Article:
Spain still struggling with corruption while Greece improves
Jim Armitage is the City editor of The Independent and London Evening Standard group of newspapers. He has been a reporter and editor for more than 20 years and was recently shortlisted for the Press Gazette financial journalist of the year and The Society of Editors financial journalist of the year awards. He contributes news, investigative reports and comment to the Independent titles plus a daily column in the Evening Standard.
Wednesday 04 December 2013
Corruption was at the heart of the financial crises in Spain and Greece. But now it appears that while Athens is making an effort to clean up, Madrid is heading in the other direction.
Anti-corruption organisation Transparency International's (TI) annual survey on perceptions of corruption showed Spain plunging at the same rate as war-torn nations such as Libya and Mali over the past year. Only Syria had worsened more rapidly.
While Spain has for years had a poor reputation for corruption, a series of high-profile cases spreading to the very top of society there has battered its global reputation.
Even the Spanish royal family has been touched by scandal, with the King's own son-in-law recently being charged with embezzling €6m (£3.6m) of public funds. The former treasurer of the main People's Party has admitted funnelling funds from construction company executives to politicians.
"These scandals have been a major factor for Spain's reputation around the world," said TI Western Europe co-ordinator Valentina Rigamonti. "Meanwhile, it has only made the tiniest of steps towards beating corruption and that resonates with people's perceptions."
She added that Spain had recently finally passed a freedom of information law – the last country in western Europe to do so – but it is said to be weak and does not live up to international standards.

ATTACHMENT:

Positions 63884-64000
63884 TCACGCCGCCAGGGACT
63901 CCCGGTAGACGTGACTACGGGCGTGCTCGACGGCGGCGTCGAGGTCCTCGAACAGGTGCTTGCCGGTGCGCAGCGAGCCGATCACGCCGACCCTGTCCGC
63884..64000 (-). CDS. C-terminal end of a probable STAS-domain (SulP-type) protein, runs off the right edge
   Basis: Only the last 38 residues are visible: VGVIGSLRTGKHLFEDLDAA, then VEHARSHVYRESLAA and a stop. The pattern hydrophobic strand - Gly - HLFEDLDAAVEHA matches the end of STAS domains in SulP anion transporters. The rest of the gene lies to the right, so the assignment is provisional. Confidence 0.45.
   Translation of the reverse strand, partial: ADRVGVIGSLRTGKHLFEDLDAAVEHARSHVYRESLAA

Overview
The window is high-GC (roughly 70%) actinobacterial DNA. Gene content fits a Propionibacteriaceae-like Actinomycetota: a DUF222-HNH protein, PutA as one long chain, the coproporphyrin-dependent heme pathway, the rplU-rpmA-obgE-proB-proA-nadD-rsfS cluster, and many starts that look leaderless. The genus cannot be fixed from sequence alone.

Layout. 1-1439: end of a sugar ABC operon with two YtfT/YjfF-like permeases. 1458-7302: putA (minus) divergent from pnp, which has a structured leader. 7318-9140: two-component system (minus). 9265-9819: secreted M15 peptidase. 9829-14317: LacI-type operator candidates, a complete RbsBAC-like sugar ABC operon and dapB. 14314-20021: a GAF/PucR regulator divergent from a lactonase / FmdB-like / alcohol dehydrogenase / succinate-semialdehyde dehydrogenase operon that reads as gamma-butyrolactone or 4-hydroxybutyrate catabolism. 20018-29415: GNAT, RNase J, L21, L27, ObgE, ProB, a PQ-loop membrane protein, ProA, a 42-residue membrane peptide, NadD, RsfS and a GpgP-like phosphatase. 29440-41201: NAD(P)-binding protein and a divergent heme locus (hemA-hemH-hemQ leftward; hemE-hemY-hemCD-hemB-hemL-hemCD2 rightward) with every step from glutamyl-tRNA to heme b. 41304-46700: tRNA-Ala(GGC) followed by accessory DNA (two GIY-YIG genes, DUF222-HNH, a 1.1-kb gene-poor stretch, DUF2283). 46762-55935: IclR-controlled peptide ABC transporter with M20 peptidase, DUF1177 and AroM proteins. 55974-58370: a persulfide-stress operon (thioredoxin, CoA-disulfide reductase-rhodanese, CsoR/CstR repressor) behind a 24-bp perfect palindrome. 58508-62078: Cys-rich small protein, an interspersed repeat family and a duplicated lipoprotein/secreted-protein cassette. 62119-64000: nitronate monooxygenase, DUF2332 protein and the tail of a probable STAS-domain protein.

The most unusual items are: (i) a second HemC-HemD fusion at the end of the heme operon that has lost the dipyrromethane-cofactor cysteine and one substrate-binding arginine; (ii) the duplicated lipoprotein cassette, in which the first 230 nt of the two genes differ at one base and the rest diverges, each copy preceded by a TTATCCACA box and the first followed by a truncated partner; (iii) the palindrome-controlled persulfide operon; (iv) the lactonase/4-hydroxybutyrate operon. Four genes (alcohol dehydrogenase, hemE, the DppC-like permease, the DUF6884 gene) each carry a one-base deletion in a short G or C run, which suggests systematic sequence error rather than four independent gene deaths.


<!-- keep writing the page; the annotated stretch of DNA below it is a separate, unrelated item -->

Greece, on the other hand, was one of the world's most-improved nations, after bringing in a package of anti-corruption measures and a number of high-profile trials and whistleblower cases.
However, Greece remains the most-corrupt country in Europe, according to the TI barometer of surveys from major international sources such as the World Bank and the Economist Intelligence unit.
Italy also remains extremely corrupt. At 69th place, it comes in lower than Macedonia and Montenegro. Italy made a tiny improvement – by 1 point on the TI index – possibly due to the anti graft law passed last year.
"The fight is still going on in Italy and there is still lots to do," said Ms Rigamonti.
The United Kingdom ranks as the 14th least-corrupt – up three positions on the previous year – and saw its score improve slightly thanks to the continuing impact of the Bribery Act. However, TI warned that continued political scandals remained a vulnerability for the country.
Denmark, New Zealand and Finland were the top three cleanest countries.
The prevalence of corruption in southern European countries has long been a topic of debate in corporate-governance circles.
Ms Rigamonti said: "Perhaps it is because these countries do not have the longstanding culture of anti corruption that you have in the Nordic countries, even among the younger people. Their history has been really different. Many in southern Europe have been ruled by dictatorships; they are younger democracies."
She added that freedom of the media was also a major factor preventing corruption in northern European states. The press in Italy, Greece and Spain does not have the freedom enjoyed by those in northern European.
Most-improved states were Brunei, Senegal, Laos and Burma, although, in the latter's case, TI said it remained very corrupt but was beginning to make steps in the right direction.
Afghanistan, North Korea and Somalia were the world's most-corrupt nations.
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